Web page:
This has been another tank that I’ve had for ages half finished. Inspired by the news I painted it up in Turkish colours but never really got round to finish it. I tried to go with the offical MIG pigments fixative liquid, not quite sure it worked well. I think less might be more with them…

The base model is the 1/72nd Hasegawa Leopard 2A4.

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Cheers,

 

Pete.

From the Shed: German house.

I picked up a rather battered HO (1/87th) scale German house in a job lot from ebay a while back. It has been knocking about my work bench for ages so I’ve taken the oppertunity to give it a spruce up and finish it off.

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It is a little small but mixed in at the edge of the board I’m sure it will be fine, sods law means that the battle will be focused around in in all likleihood.

 

Cheers,

 

Pete.

From the Shed: Zuk Vans

I got the stl file for this Cold War Polish classic from thingiverse, rescaled it to 1/72nd and ran a few off my 3d printer. It should make a great little run around for my Warsaw Pact forces.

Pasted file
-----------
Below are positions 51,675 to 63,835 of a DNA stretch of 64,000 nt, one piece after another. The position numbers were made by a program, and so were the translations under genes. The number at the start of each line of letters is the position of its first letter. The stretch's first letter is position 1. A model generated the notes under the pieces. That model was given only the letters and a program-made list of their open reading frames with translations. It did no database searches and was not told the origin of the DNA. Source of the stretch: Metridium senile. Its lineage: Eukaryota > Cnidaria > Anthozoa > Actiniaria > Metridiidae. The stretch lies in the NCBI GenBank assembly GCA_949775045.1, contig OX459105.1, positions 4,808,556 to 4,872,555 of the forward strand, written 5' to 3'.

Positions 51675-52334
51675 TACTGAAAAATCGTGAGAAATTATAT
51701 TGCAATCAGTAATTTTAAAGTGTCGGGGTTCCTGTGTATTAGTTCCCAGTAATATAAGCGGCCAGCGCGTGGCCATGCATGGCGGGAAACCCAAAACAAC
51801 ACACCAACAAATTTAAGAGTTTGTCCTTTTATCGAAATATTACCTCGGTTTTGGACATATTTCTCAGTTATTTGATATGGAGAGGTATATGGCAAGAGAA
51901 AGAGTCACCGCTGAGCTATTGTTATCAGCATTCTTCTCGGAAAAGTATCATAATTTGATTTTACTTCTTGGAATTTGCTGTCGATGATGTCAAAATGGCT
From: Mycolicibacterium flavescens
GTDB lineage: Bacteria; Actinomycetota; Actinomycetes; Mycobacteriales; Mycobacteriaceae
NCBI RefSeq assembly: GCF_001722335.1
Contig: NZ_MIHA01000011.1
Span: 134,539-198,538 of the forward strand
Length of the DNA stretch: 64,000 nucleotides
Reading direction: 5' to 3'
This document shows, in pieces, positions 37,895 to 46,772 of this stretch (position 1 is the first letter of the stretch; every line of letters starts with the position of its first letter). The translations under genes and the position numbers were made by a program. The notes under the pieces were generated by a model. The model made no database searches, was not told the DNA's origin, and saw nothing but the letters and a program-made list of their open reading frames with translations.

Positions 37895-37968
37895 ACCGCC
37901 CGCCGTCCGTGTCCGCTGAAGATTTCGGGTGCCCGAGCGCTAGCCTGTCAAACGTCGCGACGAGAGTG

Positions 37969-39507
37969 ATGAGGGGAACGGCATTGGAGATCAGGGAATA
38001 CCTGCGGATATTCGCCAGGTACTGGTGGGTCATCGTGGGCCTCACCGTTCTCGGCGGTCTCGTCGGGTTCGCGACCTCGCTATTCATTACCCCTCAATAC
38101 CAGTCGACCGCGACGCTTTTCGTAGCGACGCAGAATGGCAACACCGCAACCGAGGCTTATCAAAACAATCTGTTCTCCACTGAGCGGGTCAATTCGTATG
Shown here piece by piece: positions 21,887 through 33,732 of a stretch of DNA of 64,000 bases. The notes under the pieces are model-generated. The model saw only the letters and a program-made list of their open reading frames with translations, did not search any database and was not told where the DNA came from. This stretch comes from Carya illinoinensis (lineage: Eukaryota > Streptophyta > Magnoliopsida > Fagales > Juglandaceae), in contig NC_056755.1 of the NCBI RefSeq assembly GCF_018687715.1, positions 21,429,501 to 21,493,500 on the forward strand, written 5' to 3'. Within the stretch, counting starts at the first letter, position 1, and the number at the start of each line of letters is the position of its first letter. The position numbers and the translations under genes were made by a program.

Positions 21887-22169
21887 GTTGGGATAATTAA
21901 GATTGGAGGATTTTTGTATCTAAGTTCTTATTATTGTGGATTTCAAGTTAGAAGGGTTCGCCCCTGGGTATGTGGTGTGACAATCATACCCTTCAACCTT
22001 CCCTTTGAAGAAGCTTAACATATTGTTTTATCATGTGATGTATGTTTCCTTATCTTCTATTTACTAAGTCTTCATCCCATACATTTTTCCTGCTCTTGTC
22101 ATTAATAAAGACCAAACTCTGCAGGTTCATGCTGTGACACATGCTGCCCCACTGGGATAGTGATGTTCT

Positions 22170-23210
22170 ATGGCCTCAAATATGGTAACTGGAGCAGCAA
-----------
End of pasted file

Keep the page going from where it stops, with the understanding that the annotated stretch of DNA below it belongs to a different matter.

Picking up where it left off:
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I’ve been asked by a friend to print him out a larger one as a transport for his Zone Alfa team. Can’t wait to see what he does with it.

Cheers,

 

Pete.

From the Shed: Rhodesian SAS 60mm mortar.

Underfire Miniatures produce this 60mm mortar and crew for the Rhodesian Bush war range. It is affectionally known as the ‘Pat and Ron’ pack after the two men in the photo is is based on.

 

I painted up two versions, one in the lain green fatigues worn by the RhSAS on external operations and one in the more familiar Rhodesian camo pattern. An extra trooper with an AK got painted at the same time.

 

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Cheers,

 

Pete.

VCOW- Virtual Conference of Wargamers.

This last weekend I attended the Virtual Conference of Wargamers, organised by Wargames Developments. The usual format is a 3 day/ 2 night residential that has obviously been cancelled due to COVID-19. Although I’ve been a member of WD variously over the years I’ve never, for logistical and financial reasons mainly, managed to attend their yearly get together. But this years I could attend some sessions remotely.

 

I couldn’t make any of the Friday sessions so sadly missed the plenary lecture by Peter Perla but Saturday morning saw me participate in a virtual TEWT, Tactical Exercise Without Troops, based on the English Civil War Battle of Crepedy, run by John Curry from the UIniversity of Bath. It was very interesting to see the ground from eye level to plan a battle rather than the usual bird’s eye view of the table top. Gave me lots to think about for my own games.